• Average daily count of patients: ~280 
  • Uncompressed (Compressed) daily extract size: ~75 GB (~21 GB) 
  • Daily Philips database size: ~220 GB 
  • Average daily count of rows in alert table: ~180,000 
  • Average daily count of rows in wave sample table: ~10 million 
  • Average daily count of rows in enumeration value table: ~60 million 
  • Average daily count of rows in numeric value table: ~120 million


A huge shoutout to Sanjay Malunjkar, our technical lead, for going the extra mile.

Manuscript on flowsheet data integration with STARR-OMOP

We mapped several vital flowsheets and integrated the mapping in OMOP measurements table. This manuscript describes the method and impact to the CDM. 

We have mapped 28 most requested flowsheets in OMOP measurement tables. The newly included measurements are vitals such as blood pressure, oxygen level, heart rate, respiratory rate, measurements from Sequential Organ Failure Assessment (SOFA) score, Glasgow Coma Scale Score, Deterioration Index Score etc.

A huge shout out to Tina Seto, our lead developer, for going this extra mile of publishing her methods.

First STARR Informatics Summit hosted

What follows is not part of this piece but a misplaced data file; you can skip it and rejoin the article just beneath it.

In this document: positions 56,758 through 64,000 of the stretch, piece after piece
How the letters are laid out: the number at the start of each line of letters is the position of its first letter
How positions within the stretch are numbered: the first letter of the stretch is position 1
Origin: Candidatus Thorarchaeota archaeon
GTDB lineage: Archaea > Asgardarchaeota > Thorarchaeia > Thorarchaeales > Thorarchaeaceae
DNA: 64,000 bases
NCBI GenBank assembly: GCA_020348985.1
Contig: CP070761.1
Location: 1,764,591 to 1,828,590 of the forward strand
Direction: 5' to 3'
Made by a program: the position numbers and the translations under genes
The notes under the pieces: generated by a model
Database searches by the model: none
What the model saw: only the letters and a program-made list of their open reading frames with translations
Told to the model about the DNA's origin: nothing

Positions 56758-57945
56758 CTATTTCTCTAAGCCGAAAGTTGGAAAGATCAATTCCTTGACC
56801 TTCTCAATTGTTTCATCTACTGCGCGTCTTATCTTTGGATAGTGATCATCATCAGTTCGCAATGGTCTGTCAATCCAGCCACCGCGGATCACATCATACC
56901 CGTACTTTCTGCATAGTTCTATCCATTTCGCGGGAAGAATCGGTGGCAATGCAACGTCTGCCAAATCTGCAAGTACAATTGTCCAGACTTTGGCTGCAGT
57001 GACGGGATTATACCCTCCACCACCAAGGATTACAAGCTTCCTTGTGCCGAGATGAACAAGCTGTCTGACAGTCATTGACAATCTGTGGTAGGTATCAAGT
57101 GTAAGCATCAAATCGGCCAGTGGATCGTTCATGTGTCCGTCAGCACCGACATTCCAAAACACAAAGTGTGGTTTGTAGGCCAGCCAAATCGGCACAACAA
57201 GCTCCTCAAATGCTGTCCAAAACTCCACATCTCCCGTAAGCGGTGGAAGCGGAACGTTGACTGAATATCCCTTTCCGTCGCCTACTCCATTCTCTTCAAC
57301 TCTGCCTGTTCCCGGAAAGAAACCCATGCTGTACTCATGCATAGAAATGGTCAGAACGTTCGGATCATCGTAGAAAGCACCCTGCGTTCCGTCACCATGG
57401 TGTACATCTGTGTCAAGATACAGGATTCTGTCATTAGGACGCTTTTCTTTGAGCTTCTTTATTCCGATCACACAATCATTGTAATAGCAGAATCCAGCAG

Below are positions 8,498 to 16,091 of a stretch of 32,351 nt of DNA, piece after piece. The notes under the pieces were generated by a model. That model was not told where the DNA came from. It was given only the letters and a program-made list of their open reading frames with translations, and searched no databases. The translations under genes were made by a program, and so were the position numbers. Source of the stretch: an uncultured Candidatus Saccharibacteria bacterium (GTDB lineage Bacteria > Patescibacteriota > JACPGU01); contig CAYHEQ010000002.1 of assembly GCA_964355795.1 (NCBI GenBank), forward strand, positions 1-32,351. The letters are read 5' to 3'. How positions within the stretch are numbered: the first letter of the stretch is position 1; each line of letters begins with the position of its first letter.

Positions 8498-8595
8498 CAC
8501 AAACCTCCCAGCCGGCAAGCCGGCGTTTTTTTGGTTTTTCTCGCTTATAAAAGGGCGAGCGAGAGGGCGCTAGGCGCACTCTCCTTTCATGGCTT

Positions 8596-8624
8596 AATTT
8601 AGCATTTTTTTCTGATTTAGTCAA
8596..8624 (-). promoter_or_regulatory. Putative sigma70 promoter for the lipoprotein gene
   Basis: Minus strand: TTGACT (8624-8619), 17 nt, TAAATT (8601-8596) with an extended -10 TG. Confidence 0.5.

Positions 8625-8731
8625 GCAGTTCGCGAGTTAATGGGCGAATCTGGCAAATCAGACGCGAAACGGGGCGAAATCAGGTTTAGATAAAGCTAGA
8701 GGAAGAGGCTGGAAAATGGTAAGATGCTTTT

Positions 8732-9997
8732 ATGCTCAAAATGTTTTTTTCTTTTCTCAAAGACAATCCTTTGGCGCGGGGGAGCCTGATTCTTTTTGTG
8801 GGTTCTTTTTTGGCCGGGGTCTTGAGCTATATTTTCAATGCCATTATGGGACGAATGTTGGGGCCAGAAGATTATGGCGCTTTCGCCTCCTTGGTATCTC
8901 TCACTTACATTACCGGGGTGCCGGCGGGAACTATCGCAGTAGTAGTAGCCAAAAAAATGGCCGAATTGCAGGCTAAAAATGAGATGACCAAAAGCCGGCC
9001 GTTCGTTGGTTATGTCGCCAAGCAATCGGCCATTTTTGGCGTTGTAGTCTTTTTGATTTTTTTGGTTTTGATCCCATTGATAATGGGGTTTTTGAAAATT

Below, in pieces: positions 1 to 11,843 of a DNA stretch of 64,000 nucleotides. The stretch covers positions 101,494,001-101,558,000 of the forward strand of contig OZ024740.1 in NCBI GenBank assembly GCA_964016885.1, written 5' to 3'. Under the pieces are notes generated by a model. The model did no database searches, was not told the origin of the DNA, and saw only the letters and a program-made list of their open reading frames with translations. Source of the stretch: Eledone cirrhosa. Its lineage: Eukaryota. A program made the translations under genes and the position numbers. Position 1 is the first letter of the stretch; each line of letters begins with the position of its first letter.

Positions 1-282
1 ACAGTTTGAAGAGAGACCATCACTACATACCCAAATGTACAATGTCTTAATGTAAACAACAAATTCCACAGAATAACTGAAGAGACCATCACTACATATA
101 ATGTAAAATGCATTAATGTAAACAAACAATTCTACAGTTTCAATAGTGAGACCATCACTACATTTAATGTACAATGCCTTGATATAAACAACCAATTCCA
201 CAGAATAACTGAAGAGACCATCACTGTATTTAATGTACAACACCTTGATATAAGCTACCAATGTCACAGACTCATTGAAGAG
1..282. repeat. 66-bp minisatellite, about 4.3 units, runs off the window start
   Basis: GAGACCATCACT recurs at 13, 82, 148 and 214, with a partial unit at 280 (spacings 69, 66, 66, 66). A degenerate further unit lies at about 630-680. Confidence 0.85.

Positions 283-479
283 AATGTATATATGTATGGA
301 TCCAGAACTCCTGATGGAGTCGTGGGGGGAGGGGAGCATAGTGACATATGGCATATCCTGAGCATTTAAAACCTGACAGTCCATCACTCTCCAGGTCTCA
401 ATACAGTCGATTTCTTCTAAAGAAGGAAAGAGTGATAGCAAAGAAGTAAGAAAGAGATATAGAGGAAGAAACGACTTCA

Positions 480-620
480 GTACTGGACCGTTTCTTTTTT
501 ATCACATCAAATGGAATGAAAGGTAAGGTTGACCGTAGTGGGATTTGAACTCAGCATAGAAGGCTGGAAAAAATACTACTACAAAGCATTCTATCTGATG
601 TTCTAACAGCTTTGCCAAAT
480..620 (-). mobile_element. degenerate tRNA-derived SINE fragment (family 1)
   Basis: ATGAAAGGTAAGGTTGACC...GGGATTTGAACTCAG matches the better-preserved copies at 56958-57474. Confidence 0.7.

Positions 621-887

Priya Desai, R&D Manager Biomedical Informatics, Research IT, Innovation and Translation (IaT) at TDS, and Nigam Shah, Professor of Biomedical Informatics, and Data Science at IaT are inviting you to the first ever STARR informatics summit.

Over 175 unique participants joined us to listen to keynote, STARR wins, and the live panel, and met with Stanford service providers, participated in workshops and much more. We thank all the participants, speakers and organizers for making this event a tremendous success. Here are the links to some of the key events:

  1. George Hripscak, Chair and Vivian Beaumont Allen Professor of Biomedical Informatics, Columbia University, Keynote (video)
  2. Priya Desai, Manager of Biomedical Informatics R&D, Celebrating Wins (video)
  3. Birju Patel, Stanford Fellow and panel moderator, Linking multimodal clinical data - Successes,   Challenges, and Barriers  (video)

Thank you, Priya!